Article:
By Thomas J. Bittman
As cloud computing becomes widely adopted, organizations still maintain vastly different schools of thought on what the term “cloud” really means. That’s partly due to the term “cloud computing” being used for a broad collection of services, delivered at many different layers (infrastructure, application platform, software, and business process), and implemented in a variety of different ways (public, private, hybrid, on-premises, and off-premises).
There’s a big difference between “cloud” for bottom-line improvement and “cloud” for top-line improvement; and they can be diametrically opposed strategies. Cloud does not have a single value proposition for all types of services or enterprises, and there are risks to those who ignore its many variations.
Explore Three Rationales for Doing Cloud Computing
Three perceptions of “cloud computing” dominate today and often drive enterprise IT strategies. Usually, the IT organization is focused on only one of these, to their peril:
It’s a way to save money. With this belief, cloud computing’s economies of scale will always win, and IT is a commodity. This abounds in “cloud first” (or worse, “cloud only”) strategies. The danger here is that cloud computing is not always cheaper. Services that can be effectively outsourced to “the cloud” to save money are often highly-standardized commodity services that have varied demand for infrastructure over time. The cost of retrofitting existing applications can sometimes be prohibitive. Standardization is required for cloud, and standardization can save money – but standardization has eluded enterprise IT for years in certain areas. Cloud computing doesn’t, by itself, make standardization easier to adopt.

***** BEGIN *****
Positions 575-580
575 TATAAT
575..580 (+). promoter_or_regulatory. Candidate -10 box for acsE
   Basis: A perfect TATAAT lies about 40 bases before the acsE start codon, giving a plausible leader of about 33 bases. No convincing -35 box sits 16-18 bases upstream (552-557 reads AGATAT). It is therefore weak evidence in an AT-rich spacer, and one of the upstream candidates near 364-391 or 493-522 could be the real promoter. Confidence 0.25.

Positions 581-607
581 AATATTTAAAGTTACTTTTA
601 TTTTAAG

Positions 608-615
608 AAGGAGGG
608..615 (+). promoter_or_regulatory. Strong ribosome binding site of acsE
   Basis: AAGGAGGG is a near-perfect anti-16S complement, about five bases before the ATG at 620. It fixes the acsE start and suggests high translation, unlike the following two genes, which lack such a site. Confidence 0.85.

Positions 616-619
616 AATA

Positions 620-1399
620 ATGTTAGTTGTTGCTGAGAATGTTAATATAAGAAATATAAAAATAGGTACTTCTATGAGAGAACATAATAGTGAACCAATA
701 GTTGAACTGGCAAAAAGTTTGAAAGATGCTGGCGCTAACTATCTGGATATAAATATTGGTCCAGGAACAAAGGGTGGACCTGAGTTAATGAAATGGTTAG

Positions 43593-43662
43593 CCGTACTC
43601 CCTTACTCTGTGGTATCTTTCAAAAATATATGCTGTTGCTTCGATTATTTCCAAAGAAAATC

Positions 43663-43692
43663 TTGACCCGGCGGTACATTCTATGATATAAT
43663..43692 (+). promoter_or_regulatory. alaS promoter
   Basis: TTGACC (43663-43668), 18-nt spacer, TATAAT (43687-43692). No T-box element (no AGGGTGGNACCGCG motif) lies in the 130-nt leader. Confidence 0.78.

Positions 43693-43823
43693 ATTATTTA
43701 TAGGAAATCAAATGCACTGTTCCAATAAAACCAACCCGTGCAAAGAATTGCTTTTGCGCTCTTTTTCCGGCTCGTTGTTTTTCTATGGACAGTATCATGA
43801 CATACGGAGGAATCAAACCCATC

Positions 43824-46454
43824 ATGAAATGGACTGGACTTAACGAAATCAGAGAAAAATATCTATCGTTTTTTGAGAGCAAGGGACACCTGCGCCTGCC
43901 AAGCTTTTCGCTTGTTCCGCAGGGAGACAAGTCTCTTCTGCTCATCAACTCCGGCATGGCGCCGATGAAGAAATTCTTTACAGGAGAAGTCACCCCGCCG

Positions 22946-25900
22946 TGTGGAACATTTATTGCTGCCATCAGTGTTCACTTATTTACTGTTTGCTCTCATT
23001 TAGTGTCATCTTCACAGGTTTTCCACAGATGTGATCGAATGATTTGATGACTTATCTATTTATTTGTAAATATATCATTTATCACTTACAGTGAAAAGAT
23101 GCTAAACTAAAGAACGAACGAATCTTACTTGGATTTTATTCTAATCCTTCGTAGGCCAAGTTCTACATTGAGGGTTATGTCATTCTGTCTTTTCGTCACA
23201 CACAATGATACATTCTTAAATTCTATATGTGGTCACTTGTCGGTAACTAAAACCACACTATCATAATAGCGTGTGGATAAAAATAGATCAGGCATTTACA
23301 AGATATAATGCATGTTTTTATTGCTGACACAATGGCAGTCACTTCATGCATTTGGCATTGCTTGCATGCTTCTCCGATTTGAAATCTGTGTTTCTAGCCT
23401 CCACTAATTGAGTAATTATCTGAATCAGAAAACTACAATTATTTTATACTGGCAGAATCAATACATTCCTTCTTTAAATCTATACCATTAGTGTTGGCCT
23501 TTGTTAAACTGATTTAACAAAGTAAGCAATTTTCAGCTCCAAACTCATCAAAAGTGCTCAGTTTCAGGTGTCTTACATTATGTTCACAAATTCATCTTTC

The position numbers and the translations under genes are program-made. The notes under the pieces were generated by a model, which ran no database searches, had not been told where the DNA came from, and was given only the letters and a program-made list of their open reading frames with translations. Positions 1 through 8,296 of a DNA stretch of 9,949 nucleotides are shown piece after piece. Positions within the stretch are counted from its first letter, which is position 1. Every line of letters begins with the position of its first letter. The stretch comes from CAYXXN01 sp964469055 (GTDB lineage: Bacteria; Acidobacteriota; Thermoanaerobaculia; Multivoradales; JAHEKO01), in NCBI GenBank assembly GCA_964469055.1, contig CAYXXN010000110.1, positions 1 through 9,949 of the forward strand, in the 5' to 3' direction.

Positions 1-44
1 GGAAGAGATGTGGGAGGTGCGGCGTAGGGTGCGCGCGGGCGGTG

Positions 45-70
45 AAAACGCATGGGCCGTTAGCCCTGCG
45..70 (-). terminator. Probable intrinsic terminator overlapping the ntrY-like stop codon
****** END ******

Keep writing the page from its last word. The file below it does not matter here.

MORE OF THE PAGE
Bottom line: Cloud computing can save money, but only for the right services.
It’s a way to renovate enterprise IT. The belief here is that cloud computing is an ideal form of computing, and that enterprise IT should change to adopt the learnings of the “cloud.” This is often expressed by enterprise IT organizations attempting to turn their entire infrastructure into a “private cloud.”
However, cloud computing, by definition, turns IT services into fast food. Not everything fits this style of IT service design and delivery. Not everything requires speed of deployment, or rapid scaling up or down. Not every IT service benefits from runtime automation. Some services are unique and run the same way, day in and day out, for years (and will struggle if the underlying service keeps changing). Some services require significant and unique enterprise differentiation and customization.
Bottom line: Enterprise IT can learn from cloud computing, and private cloud, when applied to the right services (that can’t be deployed to a public cloud provider), can drive the organization to more efficient and effective standards.
It’s a way to innovate and experiment. The belief here is that cloud computing is where innovation and start-ups are born. While this is certainly true, the low barrier to entry of cloud computing enables large enterprises to behave like start-ups for new services. Cloud computing makes it extremely easy to get started and to pilot new services. The challenge for enterprises is to enable innovation and experimentation, but to have a feasible path from pilots to production, and operational industrialization.
Bottom line: Cloud computing enables new forms of computing and can enable experimentation and short-running services like never before – but there is a balance between innovation anarchy, and long-term operational effectiveness and efficiency that need to be managed, just right.
In summary, cloud computing does not have a single value proposition for all enterprises and all services. A cloud computing strategy should include these three approaches and organizations must probe where they can benefit from cloud in various ways. This will help drive enterprise IT to a new core competency, away from solely being a provider of services, and toward being both a provider and a broker of services delivered in a variety of ways for a variety of business values – what we call Hybrid IT.
Thomas J. Bittman is vice president and distinguished analyst at Gartner, Inc.